Russia's industrial output disappoints in March, EconMin starts outlook revision

Russia's industrial output disappoints in March, EconMin starts outlook revision
Russian IP up 1% in March, but slower than February's 1.5% expansion / bne IntelliNews
By bne IntelliNews April 17, 2018
Russia's industrial output in March expanded by 1% year-on-year, slowing down from 1.5% y/y seen in February and 2.9% y/y in January, according to the report by Rosstat statistics service.

The Ministry of Economic Development has revised the target industrial output growth for 2018 to 1.7% from previous 2.5%, while stopping short of downgrading the GDP forecast of 2.1%, Interfax reported on April 16 citing unnamed sources in the government.

Together with the new round of US sanctions hitting hard in April, March's disappointing industry results could lead to across-the-board revision of outlook on Russia for 2018. The ministry's target of 2.1% growth for 2017 underperformed at 1.5% GDP growth last year.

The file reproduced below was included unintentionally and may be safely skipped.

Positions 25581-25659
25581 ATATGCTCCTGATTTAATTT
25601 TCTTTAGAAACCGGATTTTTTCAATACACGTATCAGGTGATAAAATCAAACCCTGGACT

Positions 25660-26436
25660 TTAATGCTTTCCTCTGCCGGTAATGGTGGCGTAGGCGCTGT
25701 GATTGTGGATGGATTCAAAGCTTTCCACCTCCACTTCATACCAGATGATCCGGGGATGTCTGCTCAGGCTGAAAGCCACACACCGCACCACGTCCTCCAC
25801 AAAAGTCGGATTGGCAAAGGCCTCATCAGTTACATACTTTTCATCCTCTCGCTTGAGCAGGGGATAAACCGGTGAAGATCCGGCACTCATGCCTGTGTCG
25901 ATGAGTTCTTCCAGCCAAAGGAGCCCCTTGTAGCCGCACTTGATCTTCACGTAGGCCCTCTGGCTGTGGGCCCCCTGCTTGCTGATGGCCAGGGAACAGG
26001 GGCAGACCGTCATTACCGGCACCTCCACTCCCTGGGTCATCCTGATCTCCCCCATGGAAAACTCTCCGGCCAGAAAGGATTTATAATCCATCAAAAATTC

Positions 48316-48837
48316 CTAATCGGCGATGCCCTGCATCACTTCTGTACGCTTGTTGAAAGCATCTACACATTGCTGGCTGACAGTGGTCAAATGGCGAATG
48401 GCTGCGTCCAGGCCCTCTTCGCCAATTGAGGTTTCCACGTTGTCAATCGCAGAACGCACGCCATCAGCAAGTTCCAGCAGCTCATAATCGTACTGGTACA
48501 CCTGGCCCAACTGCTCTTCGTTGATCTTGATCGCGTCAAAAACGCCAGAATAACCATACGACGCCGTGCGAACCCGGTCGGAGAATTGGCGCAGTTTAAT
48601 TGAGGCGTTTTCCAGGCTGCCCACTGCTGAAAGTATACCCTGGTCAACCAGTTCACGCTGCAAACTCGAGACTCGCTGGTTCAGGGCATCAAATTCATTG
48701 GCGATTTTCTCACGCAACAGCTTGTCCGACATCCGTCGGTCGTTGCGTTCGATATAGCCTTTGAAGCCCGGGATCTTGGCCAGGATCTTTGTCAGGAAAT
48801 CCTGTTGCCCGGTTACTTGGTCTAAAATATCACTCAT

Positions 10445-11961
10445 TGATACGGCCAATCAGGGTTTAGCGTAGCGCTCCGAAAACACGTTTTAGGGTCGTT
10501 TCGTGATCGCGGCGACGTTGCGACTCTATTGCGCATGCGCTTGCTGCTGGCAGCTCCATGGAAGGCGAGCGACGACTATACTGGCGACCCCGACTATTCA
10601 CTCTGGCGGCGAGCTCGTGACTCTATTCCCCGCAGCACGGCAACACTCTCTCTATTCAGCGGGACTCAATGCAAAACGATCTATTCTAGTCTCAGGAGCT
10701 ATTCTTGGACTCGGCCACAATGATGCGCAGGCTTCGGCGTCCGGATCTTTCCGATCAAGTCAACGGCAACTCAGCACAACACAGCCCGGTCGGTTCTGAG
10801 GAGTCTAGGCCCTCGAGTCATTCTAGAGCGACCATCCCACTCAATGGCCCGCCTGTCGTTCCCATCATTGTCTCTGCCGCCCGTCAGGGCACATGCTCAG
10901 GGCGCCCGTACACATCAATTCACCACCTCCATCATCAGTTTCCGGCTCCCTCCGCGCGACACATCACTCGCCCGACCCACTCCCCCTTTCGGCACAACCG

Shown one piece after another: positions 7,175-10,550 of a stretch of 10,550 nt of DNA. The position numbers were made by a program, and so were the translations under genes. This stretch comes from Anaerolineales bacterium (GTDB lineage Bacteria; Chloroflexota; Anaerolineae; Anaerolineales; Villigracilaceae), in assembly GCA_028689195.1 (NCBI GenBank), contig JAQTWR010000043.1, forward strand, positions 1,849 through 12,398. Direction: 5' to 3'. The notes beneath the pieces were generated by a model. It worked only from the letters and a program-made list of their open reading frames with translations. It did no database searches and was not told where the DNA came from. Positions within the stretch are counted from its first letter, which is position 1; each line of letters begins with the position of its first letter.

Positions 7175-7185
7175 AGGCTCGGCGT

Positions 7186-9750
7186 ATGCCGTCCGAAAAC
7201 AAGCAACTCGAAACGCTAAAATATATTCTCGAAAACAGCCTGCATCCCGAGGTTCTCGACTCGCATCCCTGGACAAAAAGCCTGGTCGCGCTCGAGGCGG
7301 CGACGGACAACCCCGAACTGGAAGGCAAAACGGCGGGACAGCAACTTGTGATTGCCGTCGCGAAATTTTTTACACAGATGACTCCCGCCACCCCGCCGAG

"All in all, under such a weak trajectory of industrial production output, it is little wonder that the Economy Ministry downgraded the GDP results for January-February from the initial readings of around 1.7% y/y... to the current figure of 1.5% y/y (1.7% y/y in January and 1.3% y/y in February)," Alfa Bank said on April 17.

Most notably, the slowdown in industrial output in March occurred despite the colder weather, which pulled natural gas and electricity production higher, VTB Capital commented on April 17, while manufacturing-driven slowdown continued.

Manufacturing industries’ output in March was back to the red (down by 0.2% y/y), after January’s uptick of 4.7% growth. 

"The data on the production of select items shows that the deceleration was common across industries, with the most visible contractions seen in construction materials, complemented by chemical industry and the output of vehicles and other transport equipment," VTB said.

Cold weather still managed to help the output in mining and quarrying, which was up by 1.4% y/y, the highest print since September 2017, "when the sector fell into a contraction owing to the high base effect of oil production in the run-up to the OPEC deal coming into effect."